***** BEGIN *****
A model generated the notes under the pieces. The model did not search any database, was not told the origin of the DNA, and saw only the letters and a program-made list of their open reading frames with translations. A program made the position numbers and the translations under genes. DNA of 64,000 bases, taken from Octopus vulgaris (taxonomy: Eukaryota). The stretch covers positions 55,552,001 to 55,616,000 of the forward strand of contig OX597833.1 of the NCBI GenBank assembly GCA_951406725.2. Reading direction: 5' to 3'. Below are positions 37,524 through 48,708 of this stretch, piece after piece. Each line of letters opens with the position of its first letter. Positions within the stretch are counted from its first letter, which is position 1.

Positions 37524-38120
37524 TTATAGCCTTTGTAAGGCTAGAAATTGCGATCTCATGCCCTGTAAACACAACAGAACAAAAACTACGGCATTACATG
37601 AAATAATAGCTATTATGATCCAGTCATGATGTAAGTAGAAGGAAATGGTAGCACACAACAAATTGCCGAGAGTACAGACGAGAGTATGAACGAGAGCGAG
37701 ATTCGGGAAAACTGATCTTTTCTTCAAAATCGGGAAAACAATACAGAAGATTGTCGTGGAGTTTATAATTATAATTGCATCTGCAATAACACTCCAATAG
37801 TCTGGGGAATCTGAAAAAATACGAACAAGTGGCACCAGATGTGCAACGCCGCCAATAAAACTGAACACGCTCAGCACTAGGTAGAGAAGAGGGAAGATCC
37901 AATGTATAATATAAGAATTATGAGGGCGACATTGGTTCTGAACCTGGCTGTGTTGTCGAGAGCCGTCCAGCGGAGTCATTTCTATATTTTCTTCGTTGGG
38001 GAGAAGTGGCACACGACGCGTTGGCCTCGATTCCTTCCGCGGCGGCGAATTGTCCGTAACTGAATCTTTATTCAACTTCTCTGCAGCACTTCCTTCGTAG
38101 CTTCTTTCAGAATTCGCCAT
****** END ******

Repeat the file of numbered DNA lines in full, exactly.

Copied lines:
A model generated the notes under the pieces. The model did not search any database, was not told the origin of the DNA, and saw only the letters and a program-made list of their open reading frames with translations. A program made the position numbers and the translations under genes. DNA of 64,000 bases, taken from Octopus vulgaris (taxonomy: Eukaryota). The stretch covers positions 55,552,001 to 55,616,000 of the forward strand of contig OX597833.1 of the NCBI GenBank assembly GCA_951406725.2. Reading direction: 5' to 3'. Below are positions 37,524 through 48,708 of this stretch, piece after piece. Each line of letters opens with the position of its first letter. Positions within the stretch are counted from its first letter, which is position 1.

Positions 37524-38120
37524 TTATAGCCTTTGTAAGGCTAGAAATTGCGATCTCATGCCCTGTAAACACAACAGAACAAAAACTACGGCATTACATG
37601 AAATAATAGCTATTATGATCCAGTCATGATGTAAGTAGAAGGAAATGGTAGCACACAACAAATTGCCGAGAGTACAGACGAGAGTATGAACGAGAGCGAG
37701 ATTCGGGAAAACTGATCTTTTCTTCAAAATCGGGAAAACAATACAGAAGATTGTCGTGGAGTTTATAATTATAATTGCATCTGCAATAACACTCCAATAG
37801 TCTGGGGAATCTGAAAAAATACGAACAAGTGGCACCAGATGTGCAACGCCGCCAATAAAACTGAACACGCTCAGCACTAGGTAGAGAAGAGGGAAGATCC
37901 AATGTATAATATAAGAATTATGAGGGCGACATTGGTTCTGAACCTGGCTGTGTTGTCGAGAGCCGTCCAGCGGAGTCATTTCTATATTTTCTTCGTTGGG
38001 GAGAAGTGGCACACGACGCGTTGGCCTCGATTCCTTCCGCGGCGGCGAATTGTCCGTAACTGAATCTTTATTCAACTTCTCTGCAGCACTTCCTTCGTAG
38101 CTTCTTTCAGAATTCGCCAT